Picture of Make your own glue
There are literally hundreds of recipes out there for making your own glues, many left over from the days, not so long ago, when people had no choice but to make their own. Some recipes can be for very specific uses, such as collagen glue for marquetterie (*), or a special formula designed for attaching paper labels to skeletons. Some glues are made with flour, some are milk based, others work thanks to natural or synthetic gums. I've seen one recipe which called for mistletoe, another for fresh blood, but you'll have to read to the end of this instructable to discover my favorite secret ingredient....

I have included here a small sample of these recipes -- but I'd like to reassure the folks at Gorilla glue: although really fun to make, these glues won't cut into your market share. Commercial glue still beats the homemade variety for convenience, strength and even cost -- with the possible exception of step #1, paper paste for large scale collage projects.

(*) boil deer hooves and antlers with some lime in rain water for a couple days, apply hot.
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Step 1: Traditional paper paste

If you've got a big paper pasting project going on (large group collage project, science fair display poster, etc) it is much easier and cheaper to cook this up rather than use white glue or rubber cement.

1/3 cup flour (all purpose white flour or bread making flour are best)
2 tbsp sugar
1 cup water
1/2 tsp alum powder (optional preservative -- not necessary if the glue is for immediate use)

Mix flour and sugar. Gradually add water while stirring vigorously to prevent lumps.
Cook over low heat, stirring constantly, till the paste is clear. Remove from heat and stir in the optional alum.

Spread over paper or cardboard with a paintbrush. Press and smooth paper to be glued before the paste dries.

Store in a covered glass jar. This will keep for several weeks without refrigeration.

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JenniferL817 days ago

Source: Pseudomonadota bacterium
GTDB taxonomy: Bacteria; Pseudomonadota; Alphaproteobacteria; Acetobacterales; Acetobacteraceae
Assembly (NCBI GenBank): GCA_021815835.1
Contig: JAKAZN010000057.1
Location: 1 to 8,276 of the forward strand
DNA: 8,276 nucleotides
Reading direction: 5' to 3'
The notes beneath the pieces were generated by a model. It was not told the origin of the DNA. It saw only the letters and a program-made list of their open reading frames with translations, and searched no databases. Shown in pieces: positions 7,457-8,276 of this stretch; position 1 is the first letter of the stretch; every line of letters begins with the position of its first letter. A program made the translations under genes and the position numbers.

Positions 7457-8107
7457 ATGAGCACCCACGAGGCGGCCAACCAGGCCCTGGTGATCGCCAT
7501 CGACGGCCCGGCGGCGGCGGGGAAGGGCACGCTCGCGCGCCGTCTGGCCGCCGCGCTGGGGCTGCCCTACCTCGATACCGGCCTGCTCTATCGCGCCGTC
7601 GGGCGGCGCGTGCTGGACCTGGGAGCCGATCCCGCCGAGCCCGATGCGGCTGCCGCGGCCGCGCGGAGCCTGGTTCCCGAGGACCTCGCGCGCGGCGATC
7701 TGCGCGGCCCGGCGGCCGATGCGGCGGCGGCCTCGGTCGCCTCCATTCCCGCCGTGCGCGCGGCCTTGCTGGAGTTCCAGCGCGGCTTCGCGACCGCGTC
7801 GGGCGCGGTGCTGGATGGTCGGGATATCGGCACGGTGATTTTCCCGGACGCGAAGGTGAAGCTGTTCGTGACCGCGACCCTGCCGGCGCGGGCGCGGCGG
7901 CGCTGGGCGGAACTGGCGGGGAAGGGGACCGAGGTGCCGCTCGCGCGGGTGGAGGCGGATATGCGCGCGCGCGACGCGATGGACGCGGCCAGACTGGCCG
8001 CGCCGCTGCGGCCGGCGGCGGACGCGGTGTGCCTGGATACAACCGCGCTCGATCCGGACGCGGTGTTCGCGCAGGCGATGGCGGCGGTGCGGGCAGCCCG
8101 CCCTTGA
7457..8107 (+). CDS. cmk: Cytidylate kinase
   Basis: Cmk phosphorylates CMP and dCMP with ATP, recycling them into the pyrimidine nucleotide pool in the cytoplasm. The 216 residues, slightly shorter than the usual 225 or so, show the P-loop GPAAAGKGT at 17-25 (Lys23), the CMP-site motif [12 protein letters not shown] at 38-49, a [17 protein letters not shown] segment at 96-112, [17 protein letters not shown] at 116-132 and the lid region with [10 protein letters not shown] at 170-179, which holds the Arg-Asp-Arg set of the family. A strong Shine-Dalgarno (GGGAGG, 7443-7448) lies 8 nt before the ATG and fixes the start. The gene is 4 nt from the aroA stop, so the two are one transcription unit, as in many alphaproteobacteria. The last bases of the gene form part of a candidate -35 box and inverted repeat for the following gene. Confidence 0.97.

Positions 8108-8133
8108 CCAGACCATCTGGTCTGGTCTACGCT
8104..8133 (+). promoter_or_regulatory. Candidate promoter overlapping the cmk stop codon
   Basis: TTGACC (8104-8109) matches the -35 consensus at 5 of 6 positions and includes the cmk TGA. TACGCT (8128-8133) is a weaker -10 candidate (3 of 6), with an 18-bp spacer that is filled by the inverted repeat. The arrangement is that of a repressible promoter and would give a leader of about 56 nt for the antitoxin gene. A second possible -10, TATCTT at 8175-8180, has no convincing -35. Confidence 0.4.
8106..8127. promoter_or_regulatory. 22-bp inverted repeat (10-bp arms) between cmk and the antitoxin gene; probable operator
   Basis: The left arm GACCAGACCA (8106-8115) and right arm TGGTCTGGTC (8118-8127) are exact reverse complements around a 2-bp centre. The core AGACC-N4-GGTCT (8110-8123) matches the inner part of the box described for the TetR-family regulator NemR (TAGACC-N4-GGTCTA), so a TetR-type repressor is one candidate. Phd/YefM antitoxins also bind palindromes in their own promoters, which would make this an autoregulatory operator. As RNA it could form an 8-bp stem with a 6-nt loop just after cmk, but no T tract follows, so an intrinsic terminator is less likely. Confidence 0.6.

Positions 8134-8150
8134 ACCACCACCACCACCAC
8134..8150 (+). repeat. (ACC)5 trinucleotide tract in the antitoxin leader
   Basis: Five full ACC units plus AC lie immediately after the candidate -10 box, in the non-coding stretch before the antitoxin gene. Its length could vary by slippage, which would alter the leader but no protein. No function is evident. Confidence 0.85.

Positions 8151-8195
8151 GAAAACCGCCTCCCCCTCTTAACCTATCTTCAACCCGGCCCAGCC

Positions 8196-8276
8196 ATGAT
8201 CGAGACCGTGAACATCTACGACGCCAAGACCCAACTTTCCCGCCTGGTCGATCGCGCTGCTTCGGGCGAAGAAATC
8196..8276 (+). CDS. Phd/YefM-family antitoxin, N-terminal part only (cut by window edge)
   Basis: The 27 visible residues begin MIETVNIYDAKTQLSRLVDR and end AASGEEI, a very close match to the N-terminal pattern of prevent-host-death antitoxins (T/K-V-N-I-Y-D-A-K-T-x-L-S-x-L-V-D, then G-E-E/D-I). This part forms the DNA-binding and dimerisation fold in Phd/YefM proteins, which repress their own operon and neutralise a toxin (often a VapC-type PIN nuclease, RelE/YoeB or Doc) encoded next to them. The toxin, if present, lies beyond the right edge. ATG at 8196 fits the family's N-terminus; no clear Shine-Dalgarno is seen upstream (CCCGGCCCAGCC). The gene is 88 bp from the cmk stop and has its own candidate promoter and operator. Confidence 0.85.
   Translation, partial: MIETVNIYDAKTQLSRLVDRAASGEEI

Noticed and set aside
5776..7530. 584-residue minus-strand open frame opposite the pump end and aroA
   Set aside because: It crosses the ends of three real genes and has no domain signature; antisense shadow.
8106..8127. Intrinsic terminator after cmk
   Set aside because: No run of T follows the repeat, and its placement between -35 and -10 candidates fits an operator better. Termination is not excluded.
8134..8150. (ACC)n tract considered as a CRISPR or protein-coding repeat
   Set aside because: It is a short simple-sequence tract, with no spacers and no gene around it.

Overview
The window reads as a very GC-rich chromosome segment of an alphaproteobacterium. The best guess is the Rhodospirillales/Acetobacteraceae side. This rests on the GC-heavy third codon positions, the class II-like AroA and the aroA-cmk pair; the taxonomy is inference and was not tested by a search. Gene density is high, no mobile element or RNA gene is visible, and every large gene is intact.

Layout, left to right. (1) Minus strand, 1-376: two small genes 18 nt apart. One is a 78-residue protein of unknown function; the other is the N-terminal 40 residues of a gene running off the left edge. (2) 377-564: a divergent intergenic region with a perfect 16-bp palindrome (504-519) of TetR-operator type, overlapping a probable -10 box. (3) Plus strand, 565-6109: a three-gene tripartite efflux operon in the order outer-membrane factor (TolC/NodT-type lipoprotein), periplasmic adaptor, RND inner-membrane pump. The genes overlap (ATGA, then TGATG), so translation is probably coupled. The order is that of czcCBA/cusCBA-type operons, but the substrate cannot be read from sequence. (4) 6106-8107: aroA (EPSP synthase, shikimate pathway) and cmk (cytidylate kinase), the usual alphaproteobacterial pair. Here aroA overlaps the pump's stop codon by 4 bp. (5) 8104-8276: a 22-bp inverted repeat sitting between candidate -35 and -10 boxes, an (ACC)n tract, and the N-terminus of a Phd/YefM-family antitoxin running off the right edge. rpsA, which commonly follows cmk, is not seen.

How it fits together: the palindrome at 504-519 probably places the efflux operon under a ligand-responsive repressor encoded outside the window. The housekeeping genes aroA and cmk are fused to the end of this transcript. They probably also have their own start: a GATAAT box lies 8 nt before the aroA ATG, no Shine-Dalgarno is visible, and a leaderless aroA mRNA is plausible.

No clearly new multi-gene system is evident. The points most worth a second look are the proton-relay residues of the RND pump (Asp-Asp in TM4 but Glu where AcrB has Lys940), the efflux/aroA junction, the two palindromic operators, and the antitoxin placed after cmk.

Can this be made with white flour?

belsey (author)  JenniferL84 days ago

Yes! All purpose white flour, or, if you happen to have it, bread making flour is even better.

RobertD1310 days ago

I used to have a book from the same era called "Fortunes in Formulas" I have no idea where it went but, it was as the title said. It had similar things in it as this book. what a great find.

yurigoul1 month ago

There is a copy of the book you mentioned on - scans of the original edition from the start of the 20th century in all kinds of ebook formats and as a pdf.

belsey (author)  yurigoul1 month ago

Yes, in fact in my description above I give a link. Text from step 5 copied here: "Henley's is now in the public domain and a PDF file is available for free here, but after trying to read off the screen for a couple hours I decided I wanted a hard copy."

yurigoul belsey1 month ago

Autsch, my bad

belsey (author)  yurigoul1 month ago

No worries!

In india we make it on Uttarayan (Kite flying Festival) to stick kites we call it lahe I make it myself in small vesal almost 1 cup for me & my friends in my childhood thanks to remember me to those Golden age.
kaley.roush1 month ago

do u have to use the alum powder and can u use regular flower

belsey (author)  kaley.roush1 month ago

The alum powder is optional, you can just leave it out if you don't have any.

kaley.roush1 month ago

do u have to use the alum powder and can u use regular flower

NotAPot2PN10 months ago

Belsey, this was amusing and helpful. And I love old books of formulae, too - leather conditioners, waterproofing for canvas, solutions to clean up fossil and mineral specimans, inks for pens made of feather shafts or bamboo, plaster for sculpting, determining the number of gallons of water required to fill the fish pond one has just dug and so on, so thank you for the Henley book. Now, if only you could give me a magic recipe for instant. delicious, Swiss RACLETTE,(w/potatoes & cornichon), I could die a happy old woman. Chubbier than pre-raclette, but happier by far.

belsey (author)  NotAPot2PN2 months ago

Just saw this now... and I can definitely help you with the raclette... because all you need is a big hunk of cheese and an open fire with a few rocks to prop up the cheese. Although I must say the little electric heater I have, though less "authentic" is much more convenient... Thanks for reminding me of this! Now I know what I'm having for dinner tonight...

Machine6 months ago

Nice instructable. Good job of showing it all to us with very good photography (are you a professional photographer?). I've been looking for some complete glue recipes and this is it. Thanks.

belsey (author)  Machine2 months ago

Sorry for the reply delay -- didn't see you comment till now. Thanks, and hope you enjoyed making the glue! I'm not a professional photographer (in fact all these photos are just taken with my cell phone!) but I am a professional designer. You can see some of my work here:

Hi, Would this glue be good for putting wallpaper on a cardboard house??

belsey (author)  michelle.zapien.562 months ago

Yes, the paste would work very well for that application. The water resistant one would work too.

cutie15210 months ago